Nigeria’s Minister of Communications, Innovation, and Digital Economy, Bosun Tijani, unveiled a comprehensive plan on Wednesday to train three million technical talents within the next four years. This ambitious initiative, if successful, could significantly contribute to President Bola Tinubu’s vision of generating one million tech jobs in the initial two years of his administration. The urgency of this goal is underscored by Nigeria’s unemployment rate, projected to exceed 40% this year, up from 33% in 2020.
“I believe, based on data projected by LinkedIn, Nigeria can address approximately 23% of the current global shortage in technology talents,” emphasized Minister Tijani. He envisions that the country’s youthful population, constituting about 60% of the total populace, will propel Nigeria to become a net exporter of technology talents globally.
The program, dubbed the 3 Million Technical Talents (3MTT) initiative, operates on a 1-10-100 model. Minister Tijani elaborated on the strategy, outlining that the first phase would involve testing a prototype with 1% of the target—30,000 individuals—over the initial three months. Astonishingly, over two million applications flooded in within the first 30 days for the inaugural cohort.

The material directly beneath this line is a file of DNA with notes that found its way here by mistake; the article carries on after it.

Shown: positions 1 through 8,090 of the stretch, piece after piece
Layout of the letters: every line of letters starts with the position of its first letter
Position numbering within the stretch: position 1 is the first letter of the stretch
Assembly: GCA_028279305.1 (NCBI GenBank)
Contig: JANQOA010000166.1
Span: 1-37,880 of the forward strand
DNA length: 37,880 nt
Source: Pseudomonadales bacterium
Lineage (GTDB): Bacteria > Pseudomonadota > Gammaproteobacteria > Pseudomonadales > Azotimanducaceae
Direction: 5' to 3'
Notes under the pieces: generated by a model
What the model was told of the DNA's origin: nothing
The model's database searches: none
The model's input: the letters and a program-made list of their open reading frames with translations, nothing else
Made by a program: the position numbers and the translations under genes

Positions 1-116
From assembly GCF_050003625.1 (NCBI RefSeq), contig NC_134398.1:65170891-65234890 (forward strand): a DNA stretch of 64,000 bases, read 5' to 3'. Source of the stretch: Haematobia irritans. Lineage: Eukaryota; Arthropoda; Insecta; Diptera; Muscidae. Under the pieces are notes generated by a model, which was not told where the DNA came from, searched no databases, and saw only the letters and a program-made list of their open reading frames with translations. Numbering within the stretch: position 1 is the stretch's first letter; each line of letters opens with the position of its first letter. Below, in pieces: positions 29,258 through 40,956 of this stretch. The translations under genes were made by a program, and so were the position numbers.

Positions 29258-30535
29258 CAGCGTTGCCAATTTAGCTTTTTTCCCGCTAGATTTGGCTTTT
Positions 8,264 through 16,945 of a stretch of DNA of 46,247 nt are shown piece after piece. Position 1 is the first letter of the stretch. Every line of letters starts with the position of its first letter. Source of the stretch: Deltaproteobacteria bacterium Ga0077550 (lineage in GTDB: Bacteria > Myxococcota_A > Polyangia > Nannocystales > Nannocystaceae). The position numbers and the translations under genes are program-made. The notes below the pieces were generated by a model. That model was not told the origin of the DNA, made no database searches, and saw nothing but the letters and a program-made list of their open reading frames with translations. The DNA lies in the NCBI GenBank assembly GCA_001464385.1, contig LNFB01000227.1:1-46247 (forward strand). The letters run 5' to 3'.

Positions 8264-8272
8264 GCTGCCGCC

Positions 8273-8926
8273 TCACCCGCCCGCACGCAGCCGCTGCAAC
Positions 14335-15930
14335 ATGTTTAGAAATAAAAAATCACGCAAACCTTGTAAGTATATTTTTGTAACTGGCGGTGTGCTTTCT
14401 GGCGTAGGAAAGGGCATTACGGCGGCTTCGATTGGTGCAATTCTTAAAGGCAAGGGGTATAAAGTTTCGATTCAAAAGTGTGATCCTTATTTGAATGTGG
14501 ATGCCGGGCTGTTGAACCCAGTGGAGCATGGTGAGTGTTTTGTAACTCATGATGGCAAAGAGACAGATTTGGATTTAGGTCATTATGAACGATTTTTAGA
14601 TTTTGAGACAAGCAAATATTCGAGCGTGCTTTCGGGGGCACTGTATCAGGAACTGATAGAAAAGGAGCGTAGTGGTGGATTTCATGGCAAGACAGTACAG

The subsequent phase, commencing in February 2023, will concentrate on another 30,000 participants. Minister Tijani expressed his confidence that insights gained from these initial batches would inform the program’s scalability, ultimately reaching the ambitious three million target.
The curriculum for the first cohort is extensive, covering twelve technical skills, including software development, UI/UX design, data analysis & visualization, quality assurance, product management, data science, animation, AI/machine learning, cybersecurity, game development, cloud computing, and DevOps.
Fola Olatunji-David, a key member of the 3MTT team, detailed the hybrid teaching approach. Participants will learn through curated online content providers and applied learning clusters within their communities. Olatunji-David emphasized the program’s emphasis on practical application, stating, “We don’t want people to learn and sit down in their house alone. We want them to learn and be able to apply what they have learned,” further highlighting that job placements would be facilitated for successful participants. This comprehensive strategy aims not only to address the pressing issue of unemployment but also to position Nigeria as a global leader in technology talent export.